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The Crimson Petal and the White is an adaptation of the hugely successful novel by  British author TK, which has been adapted into an epic two-part miniseries that will be premiering for the first time in the United States on Encore on September 10th and 11th.

SugarThe series introduces the character of Sugar, a prostitute living in 1870s London, and follows the passionate affair that she and a wealthy, married heir to a perfume company indulge in. The plot is intriguing and focuses on what audiences love to watch - dramatic moments of love, lust, madness and revenge! These factors and more made The Crimson Petal and the White such a huge success on BBC2 in the UK, that it took just a year for it to travel across the pond and onto our tellys here in the US.

Romola Garai (pronounced Garry) plays the very sought after Sugar, a sexually adept prostitute whose reputation for sensuality precedes her. Sugar is very bright and literate, and in fact, in the show, she is writing a novel. Sugar wants to get on to the part in her life where she uses her brain to make a living rather than her body.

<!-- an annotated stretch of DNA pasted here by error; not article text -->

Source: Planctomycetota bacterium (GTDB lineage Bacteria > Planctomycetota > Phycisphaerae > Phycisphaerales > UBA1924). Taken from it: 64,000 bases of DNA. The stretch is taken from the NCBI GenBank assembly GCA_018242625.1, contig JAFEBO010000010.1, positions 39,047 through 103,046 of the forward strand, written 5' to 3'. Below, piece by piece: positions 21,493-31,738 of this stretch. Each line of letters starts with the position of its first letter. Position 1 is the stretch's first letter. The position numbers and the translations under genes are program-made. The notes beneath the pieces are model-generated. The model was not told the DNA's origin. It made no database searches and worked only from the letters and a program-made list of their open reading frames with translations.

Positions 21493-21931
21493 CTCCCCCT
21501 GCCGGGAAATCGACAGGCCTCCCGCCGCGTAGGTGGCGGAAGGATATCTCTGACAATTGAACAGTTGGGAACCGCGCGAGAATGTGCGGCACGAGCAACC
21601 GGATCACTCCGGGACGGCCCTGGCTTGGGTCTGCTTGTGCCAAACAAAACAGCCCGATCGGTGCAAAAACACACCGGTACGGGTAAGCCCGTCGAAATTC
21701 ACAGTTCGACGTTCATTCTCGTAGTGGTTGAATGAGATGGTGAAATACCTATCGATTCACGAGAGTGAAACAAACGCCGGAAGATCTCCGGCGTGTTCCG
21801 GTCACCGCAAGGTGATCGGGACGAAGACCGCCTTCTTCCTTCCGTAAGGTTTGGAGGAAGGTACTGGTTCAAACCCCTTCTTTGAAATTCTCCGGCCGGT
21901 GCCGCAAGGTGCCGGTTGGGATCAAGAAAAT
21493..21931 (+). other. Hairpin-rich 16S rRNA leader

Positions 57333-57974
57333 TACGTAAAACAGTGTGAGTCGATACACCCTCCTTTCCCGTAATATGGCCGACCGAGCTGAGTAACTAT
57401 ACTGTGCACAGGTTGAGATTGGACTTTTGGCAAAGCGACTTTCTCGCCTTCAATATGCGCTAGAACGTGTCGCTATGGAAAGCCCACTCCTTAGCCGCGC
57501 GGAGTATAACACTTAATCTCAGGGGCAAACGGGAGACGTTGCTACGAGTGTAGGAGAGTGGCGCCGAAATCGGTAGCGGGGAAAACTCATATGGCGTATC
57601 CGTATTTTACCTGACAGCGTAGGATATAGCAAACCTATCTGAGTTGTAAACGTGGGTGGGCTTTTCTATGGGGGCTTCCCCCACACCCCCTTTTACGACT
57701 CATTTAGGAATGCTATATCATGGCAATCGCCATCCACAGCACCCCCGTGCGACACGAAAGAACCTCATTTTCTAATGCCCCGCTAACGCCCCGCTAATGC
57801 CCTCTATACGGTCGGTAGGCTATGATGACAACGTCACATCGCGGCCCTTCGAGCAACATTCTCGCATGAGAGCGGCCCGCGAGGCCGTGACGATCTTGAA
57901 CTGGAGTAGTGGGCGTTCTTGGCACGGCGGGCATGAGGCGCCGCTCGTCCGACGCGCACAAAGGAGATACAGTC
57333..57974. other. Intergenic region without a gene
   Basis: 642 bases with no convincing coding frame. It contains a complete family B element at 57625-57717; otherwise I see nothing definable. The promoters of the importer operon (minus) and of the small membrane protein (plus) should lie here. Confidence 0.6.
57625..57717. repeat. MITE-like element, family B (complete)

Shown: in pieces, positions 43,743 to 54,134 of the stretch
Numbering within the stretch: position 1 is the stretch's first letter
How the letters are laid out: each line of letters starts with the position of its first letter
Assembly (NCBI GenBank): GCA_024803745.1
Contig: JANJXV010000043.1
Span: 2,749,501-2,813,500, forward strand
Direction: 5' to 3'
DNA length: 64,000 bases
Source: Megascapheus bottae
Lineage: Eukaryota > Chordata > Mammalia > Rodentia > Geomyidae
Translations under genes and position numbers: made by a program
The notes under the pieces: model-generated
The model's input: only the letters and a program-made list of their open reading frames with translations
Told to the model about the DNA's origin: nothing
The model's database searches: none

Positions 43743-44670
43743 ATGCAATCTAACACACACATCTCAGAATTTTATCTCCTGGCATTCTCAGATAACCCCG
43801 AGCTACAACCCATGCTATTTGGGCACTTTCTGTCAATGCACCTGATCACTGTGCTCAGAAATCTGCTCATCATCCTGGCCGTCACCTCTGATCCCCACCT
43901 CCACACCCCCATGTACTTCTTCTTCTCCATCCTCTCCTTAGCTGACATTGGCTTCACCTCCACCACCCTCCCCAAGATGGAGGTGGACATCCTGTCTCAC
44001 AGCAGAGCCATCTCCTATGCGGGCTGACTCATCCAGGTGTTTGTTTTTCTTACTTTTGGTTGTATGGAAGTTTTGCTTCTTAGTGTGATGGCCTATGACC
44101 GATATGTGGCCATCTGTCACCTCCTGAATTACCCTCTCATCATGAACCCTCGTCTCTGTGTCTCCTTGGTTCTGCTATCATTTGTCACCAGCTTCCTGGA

Over a 16 week period of shooting, Garai had to undertake many difficult, and some even dangerous physical tasks. “It’s a very visual show, and the director, Marc Marc Munden, had to sustain the incredible impact of the novel visually, so the look of the character was very important,” Garai told Dish. “She’s described in extreme, painful detail in the novel, and she has a skin condition, which required some prosthetics every day. We also had to -- my own hair is not red, and she is a vibrant redhead so I was wearing a wig. Also, the way she’s costumed is extremely important because the costumes are a source of huge symbolic importance in the novel,  in describing her journey. So it was always very significant, what I was wearing, and there was a lot of care and attention paid to those decisions. I was very fortunately allowed to be involved in those decisions as well.”
Rackham and Sugar